A dividend is the distribution out of a company’s profits to it shareholders (members).
Every company has the implied power, subject to any restrictions which may be imposed by the Articles of Association, to apply its profits to the distribution of dividend amongst its members. This is a reflection of the fact that companies are vehicles through which profits are made.
However, there is no legal obligation on the company to pay a dividend, even where there are sufficient distributable profits available, unless the company’s Articles of Association state otherwise.
A shareholder has no right to a dividend while the company is a going concern until the dividend is declared and payable. Once it is declared and payable, the shareholder is entitled to sue the company for arrears of his proportion as a contract debt in the same way as an ordinary creditor of the company may sue for a debt.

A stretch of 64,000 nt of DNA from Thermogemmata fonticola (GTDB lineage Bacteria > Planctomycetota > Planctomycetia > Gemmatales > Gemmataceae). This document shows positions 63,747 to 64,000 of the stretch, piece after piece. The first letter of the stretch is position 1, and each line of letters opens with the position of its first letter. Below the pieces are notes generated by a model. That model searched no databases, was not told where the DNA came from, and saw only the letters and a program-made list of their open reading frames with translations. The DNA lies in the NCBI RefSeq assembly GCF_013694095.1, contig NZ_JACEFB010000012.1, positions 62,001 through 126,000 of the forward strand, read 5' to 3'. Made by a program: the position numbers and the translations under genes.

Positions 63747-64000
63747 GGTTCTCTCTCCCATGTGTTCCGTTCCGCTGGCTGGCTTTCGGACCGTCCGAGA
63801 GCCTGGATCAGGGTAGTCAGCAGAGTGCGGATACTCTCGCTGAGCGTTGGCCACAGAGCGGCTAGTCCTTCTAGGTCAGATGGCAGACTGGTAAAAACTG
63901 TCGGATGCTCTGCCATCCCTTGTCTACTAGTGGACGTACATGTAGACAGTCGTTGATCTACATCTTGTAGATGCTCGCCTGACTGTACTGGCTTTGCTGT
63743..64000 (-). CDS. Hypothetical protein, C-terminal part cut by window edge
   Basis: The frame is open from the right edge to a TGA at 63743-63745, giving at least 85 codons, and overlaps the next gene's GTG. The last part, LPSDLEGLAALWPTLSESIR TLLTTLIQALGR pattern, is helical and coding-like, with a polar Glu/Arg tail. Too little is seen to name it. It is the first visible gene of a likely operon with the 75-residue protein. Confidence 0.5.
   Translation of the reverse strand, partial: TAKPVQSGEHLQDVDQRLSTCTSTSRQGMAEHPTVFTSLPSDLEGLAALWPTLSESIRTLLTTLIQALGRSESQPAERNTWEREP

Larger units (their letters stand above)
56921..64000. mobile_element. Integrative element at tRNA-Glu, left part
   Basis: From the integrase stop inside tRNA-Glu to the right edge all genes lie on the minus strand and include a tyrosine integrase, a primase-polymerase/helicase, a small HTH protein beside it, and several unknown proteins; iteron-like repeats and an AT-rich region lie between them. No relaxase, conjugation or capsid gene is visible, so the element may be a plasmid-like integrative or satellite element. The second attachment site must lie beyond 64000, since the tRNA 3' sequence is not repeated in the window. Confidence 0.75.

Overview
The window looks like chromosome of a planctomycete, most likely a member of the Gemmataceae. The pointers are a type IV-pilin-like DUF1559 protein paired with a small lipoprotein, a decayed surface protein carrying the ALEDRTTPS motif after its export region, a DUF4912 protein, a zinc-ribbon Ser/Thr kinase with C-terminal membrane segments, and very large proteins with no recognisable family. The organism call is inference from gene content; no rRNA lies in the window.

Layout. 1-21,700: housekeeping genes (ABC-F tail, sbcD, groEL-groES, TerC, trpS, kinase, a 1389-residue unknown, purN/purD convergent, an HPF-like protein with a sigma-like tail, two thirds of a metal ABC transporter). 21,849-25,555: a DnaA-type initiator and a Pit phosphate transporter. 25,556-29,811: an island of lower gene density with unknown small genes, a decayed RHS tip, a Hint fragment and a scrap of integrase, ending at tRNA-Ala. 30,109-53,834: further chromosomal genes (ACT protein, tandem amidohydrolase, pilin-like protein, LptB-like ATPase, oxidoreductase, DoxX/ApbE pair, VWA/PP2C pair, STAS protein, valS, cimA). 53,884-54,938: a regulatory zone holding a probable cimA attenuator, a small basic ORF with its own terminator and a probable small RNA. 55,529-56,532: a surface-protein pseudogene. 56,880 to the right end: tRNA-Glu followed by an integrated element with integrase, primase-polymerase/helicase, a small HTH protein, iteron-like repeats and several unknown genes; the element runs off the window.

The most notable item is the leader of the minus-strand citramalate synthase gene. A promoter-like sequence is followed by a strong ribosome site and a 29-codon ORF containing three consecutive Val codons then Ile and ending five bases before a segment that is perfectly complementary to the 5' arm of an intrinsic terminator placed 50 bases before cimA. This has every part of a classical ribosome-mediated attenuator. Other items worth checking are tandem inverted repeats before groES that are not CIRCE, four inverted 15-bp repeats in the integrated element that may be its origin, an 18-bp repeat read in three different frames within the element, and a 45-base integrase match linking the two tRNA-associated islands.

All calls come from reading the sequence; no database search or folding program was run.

A shareholder’s entitlement to a dividend can arise only before a winding up commences. Declared dividends cease to be debts owed by the company once a winding up occurs. The shareholder’s right is deferred until the debts owed to the company’s ordinary creditors have been satisfied.
The Companies Acts do not provide who shall declare a dividend nor do they state when a dividend shall become payable; these are matters of internal management.
Since the recommendation of the general meeting must not exceed the amount, if any, suggested by the Directors, the Directors have the last say as to when a dividend is declared and how much is to be made available. There is no way in which shareholders can force the Directors to recommend a dividend. The general meeting may get around this problem by removing the Directors through an ordinary resolution or by altering the Articles of Association by a Special Resolution.
Dividends are prima facie payable in cash but if the Articles of Association permit, a company may pay them by distribution of non-cash assets such as shares, debentures or specific items of property.
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